Kansas aqueduct would cost $18 billion


I’m guessing many Kansas farmers who want the damn government out of their bizness are the very same farmers who want the government to finance a hugely costly aqueduct / canal to send water to them. Indeed, we all mostly want the government out of our lives until we need it to do something for us.

The High Plains aquifer, which includes the Ogalala aquifer, supplies water to six states, including, and is stressed and over-used. The chart shows it is already in perilous shape. Farmers, in desperation, have revived a plan to build a huge aquifer to pump Missouri River water uphill 360 miles to Kansas. So what happens to downstream Missouri River users who rely on that water? And how would such a mammoth project be financed? No one knows.

Farm districts in western Kansas, which rely on the Ogallala Aquifer, a finite resource, for irrigation have dusted off and promoted the project, which was first analyzed in 1982 and is viewed as a lifeline for agriculture. The canal, which would actually stretch 420 miles but was analyzed according to 1982 specifications, would deliver between 900,000 acre-feet and 3.2 million acre-feet while lifting it a third of a mile in elevation.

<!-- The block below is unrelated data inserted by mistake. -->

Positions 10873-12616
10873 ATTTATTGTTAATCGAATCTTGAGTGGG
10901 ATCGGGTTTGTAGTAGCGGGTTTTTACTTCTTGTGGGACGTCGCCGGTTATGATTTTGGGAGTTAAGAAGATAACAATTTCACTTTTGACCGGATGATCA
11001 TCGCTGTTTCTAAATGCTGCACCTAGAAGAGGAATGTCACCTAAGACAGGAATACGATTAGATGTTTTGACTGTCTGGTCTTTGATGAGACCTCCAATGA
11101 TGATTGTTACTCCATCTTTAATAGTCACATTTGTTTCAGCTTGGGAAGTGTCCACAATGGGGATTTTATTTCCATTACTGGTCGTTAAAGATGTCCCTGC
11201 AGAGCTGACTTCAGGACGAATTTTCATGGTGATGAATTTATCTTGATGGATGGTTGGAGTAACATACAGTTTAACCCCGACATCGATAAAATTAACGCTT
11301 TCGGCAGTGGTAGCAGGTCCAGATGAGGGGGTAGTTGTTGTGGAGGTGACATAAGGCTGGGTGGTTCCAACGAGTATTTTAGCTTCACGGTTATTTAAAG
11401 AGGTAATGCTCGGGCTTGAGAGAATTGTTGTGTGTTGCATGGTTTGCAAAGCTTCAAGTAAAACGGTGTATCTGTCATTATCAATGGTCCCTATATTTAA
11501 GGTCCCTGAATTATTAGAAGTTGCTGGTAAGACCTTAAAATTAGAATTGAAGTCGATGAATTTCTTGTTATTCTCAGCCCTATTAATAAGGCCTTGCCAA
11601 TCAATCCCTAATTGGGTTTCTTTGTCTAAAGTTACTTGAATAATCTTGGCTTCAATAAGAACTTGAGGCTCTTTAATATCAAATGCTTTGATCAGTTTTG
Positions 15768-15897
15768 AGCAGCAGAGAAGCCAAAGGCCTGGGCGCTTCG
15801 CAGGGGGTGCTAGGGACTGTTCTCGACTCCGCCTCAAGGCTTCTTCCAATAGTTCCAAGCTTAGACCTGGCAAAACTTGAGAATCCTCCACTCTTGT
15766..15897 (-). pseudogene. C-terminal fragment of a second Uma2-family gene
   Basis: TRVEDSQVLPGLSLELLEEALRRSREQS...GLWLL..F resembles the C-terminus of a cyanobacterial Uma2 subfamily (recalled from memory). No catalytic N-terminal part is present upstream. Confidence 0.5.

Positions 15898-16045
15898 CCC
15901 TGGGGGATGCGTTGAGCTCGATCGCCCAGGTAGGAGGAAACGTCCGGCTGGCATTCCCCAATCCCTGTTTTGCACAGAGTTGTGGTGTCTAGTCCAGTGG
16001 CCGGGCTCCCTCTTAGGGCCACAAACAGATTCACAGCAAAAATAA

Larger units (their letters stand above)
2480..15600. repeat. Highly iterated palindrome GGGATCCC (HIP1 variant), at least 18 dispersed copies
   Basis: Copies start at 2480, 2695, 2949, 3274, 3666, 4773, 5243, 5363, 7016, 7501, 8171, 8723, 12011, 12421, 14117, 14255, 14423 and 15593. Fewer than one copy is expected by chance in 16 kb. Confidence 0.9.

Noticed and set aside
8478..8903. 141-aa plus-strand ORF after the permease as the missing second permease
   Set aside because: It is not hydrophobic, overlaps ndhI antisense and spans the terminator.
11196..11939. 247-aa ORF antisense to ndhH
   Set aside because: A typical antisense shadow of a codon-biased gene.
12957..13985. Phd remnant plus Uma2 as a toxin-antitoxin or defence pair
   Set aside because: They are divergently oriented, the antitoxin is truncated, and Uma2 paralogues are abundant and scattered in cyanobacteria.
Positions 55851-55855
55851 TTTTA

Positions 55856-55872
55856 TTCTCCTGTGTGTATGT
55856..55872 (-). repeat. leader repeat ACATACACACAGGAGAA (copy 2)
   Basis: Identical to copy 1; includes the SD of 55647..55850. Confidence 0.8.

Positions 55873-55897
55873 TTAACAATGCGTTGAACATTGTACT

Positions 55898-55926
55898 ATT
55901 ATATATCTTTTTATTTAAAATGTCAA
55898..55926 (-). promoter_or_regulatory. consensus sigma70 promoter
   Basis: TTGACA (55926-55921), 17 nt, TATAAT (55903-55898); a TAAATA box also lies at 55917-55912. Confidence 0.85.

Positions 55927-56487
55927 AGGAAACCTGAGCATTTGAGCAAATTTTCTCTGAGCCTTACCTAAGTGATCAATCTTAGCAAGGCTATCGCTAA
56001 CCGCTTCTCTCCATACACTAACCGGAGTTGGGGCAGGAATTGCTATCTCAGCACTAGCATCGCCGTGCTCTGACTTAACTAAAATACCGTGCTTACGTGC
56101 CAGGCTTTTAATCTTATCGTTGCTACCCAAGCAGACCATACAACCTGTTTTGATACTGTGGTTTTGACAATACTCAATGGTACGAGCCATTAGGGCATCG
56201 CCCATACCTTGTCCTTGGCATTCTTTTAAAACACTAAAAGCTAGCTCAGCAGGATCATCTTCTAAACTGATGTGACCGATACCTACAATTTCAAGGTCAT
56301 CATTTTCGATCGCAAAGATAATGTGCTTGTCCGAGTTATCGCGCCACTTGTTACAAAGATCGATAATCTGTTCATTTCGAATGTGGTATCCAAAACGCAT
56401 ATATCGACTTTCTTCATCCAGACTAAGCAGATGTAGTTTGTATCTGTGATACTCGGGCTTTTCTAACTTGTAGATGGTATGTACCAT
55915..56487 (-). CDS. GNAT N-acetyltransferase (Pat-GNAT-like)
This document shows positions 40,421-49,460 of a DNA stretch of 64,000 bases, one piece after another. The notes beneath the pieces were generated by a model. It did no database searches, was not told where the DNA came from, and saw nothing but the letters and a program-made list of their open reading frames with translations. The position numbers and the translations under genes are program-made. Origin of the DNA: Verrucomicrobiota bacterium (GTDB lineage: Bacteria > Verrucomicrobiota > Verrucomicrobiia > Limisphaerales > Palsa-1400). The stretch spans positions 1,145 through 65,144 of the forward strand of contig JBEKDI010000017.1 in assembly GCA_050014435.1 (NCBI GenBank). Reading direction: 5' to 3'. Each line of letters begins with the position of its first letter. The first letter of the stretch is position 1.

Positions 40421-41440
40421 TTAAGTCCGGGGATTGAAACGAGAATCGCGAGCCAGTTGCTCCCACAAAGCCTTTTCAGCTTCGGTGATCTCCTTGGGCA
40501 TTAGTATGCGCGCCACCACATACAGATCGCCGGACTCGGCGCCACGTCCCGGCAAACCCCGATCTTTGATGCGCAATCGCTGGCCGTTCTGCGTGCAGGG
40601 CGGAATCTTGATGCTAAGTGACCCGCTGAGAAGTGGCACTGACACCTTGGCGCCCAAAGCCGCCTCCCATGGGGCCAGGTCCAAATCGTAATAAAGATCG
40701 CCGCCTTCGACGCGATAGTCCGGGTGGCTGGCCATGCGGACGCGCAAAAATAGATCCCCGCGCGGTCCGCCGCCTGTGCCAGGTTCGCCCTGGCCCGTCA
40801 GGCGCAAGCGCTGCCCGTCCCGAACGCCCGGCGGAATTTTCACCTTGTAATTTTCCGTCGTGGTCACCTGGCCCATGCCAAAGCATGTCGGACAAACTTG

One comment

  1. Mr. Morris, I appreciate your perspective because nowhere is the water situation tougher than California. This project proposes to harvest flows above navigation (some of which are negative value flood waters) for the benefit of all of Kansas. The Missouri River borders Kansas and there is unappropriated water available to Kansas.
    It is correct that western Kansas agriculture is a driving force behind this idea, but cities and industry would have to be consumers if there is any hope of the project being financially feasible. In Western Kansas exists one of the most successful agricultural infrastructures in the world and a major economic sector in Kansas, and groundwater irrigation is key to that success. But it is not sustainable and the nation and the world need food security. The US must look at long term, renewable water strategies to feed and secure our growing population. We owe it to future generations to consider all possibilities.

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